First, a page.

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My (female) partner owns 51% of business and I own 49%. We maintain this because we want to continue to be woman owned. We are taking on a 5% investor, Does his share have to come from my % so that we can maintain the 51% for my partner to maintain woman owned status? Is there another way to structure this so my partner gives up something to investor but maintains 51%

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    Why to you want to qualify as a woman-owned business? Is it for tax reasons? So that you can pursue certain government contracts? Also, could you specify your country? – Nosrac Jan 27 '17 at 17:11
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    I don't see how this question is in line with "personal finance" – maplemale Jan 27 '17 at 19:18
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    @CQM: If the relative shares of the two existing owners remain the same, the business may not be majority owned by a woman after dilution. If the majority owner has only a 51% stake, reducing her stake proportionally to give the new person 5% may leave the original woman owner with less than 50%. She would still be the largest shareholder, but not necessarily own a majority of the company. – BrenBarn Jan 27 '17 at 19:35
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    @maplemale there is some gray area in business questions, but if [the company you own shares in] will lose its subsidy as a woman owned business because you sell shares to a third party, that will have a negative impact on the value of your shares as a stock holder. I like to see very specific questions like this one that have a tangible impact on the financial outlook for a shareholder. – Nathan L Jan 27 '17 at 19:47
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    Please edit this to add the appropriate country specific tags if your country has some kind of laws where the gender of business owners is relevant. – curiousdannii Jan 28 '17 at 8:55
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To qualify as a woman owned business, a woman or group of women must own shares worth 51% of the business.

If your investor was a woman, the entire 5% could come from her share of the company without affecting the 51% ownership requirement. Could you find a woman to add as an investor?

If you each had your shares diluted 5%, She would be down to 48.45% ownership, and you would be down to 46.55% ownership. The only way for you to get back to a 51% female ownership situation would be to give a 2.55% ownership stake (from your share) to a wife, sister, mom, girlfriend, or any other woman who you think should benefit from this arrangement. This would still put you down at 44% (effectively taking the whole 5% from you) but by giving some of your share to someone else, it does require your partner to make some of the sacrifice, while still benefiting someone you care about (if you have someone you would like to give that benefit to).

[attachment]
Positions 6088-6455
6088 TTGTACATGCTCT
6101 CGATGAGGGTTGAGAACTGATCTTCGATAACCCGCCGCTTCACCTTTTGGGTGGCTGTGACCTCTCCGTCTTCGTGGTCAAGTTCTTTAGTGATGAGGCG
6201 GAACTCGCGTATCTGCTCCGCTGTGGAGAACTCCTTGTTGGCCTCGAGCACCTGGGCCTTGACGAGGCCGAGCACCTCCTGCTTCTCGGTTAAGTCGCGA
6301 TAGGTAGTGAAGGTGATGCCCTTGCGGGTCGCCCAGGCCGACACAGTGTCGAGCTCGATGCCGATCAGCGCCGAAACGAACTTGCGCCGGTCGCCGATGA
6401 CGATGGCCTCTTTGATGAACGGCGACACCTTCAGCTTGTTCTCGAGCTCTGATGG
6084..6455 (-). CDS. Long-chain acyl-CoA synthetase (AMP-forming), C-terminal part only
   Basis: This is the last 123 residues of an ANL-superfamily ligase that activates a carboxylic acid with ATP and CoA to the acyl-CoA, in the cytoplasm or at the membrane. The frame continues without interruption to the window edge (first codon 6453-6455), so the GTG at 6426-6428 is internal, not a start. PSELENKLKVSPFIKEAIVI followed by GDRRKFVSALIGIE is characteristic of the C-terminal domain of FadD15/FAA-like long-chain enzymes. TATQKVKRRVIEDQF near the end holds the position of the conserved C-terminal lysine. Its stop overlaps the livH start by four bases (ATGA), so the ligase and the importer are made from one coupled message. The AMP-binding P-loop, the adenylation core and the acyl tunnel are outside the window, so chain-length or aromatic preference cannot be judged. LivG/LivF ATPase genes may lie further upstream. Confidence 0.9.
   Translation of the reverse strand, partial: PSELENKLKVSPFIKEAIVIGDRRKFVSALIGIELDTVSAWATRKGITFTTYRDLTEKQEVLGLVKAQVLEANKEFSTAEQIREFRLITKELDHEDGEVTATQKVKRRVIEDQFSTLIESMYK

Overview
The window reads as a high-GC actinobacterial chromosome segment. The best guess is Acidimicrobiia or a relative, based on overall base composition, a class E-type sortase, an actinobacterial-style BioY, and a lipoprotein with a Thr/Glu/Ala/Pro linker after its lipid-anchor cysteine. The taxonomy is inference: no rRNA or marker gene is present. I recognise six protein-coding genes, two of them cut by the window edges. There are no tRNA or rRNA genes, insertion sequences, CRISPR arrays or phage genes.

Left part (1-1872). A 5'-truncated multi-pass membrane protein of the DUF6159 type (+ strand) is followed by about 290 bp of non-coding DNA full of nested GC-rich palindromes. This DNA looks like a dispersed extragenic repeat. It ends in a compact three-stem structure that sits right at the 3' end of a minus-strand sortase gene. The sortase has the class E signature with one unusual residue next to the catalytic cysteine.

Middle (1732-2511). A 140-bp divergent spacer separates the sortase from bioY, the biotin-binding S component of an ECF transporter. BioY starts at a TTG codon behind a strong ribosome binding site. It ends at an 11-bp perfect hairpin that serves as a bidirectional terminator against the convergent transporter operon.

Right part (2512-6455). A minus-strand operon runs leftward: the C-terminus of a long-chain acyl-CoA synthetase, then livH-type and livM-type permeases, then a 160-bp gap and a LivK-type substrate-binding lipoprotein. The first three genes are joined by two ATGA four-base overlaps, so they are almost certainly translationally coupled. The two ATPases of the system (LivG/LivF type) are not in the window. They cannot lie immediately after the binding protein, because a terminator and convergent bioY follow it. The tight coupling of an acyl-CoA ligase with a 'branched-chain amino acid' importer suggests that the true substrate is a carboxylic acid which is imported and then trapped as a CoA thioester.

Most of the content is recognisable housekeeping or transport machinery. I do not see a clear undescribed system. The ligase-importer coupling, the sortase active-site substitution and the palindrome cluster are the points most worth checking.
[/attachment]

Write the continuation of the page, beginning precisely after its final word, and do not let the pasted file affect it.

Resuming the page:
In summary, this is what it would look like:

                Her share Your share Investor Other Female    
                --------- ---------- -------- ------------
Before                51%        49%
To Investor        -2.55%     -2.45%      +5%             
To other Female               -2.55%                +2.55%
Final Outcome      48.45%        44%       5%        2.55%
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In addition to finding another woman investor, you have an equitable option that is not unreasonable: ask your partner to buy out 3% worth of shares from you (which then gives her 54%, allowing you to then sell 5% to an investor and have it not dilute her below 51%: .54 * .95 = .513).

That keeps you whole but also keeps your woman-owned-business status.

  • @jpmc26 The OP mentioned that in the question. I have to assume that OP would prefer to find another solution, or he wouldn't have asked. Taking 5% of the business from him is unfair in a sense - he's giving up 10% of his investment in exchange for nothing. – Joe Jan 30 '17 at 15:06
  • He's not rejecting it, but the explicit question-part of the question is: Does his share have to come from my % . Hence, the answers are about how it could be done to have it not. – Joe Jan 30 '17 at 16:24

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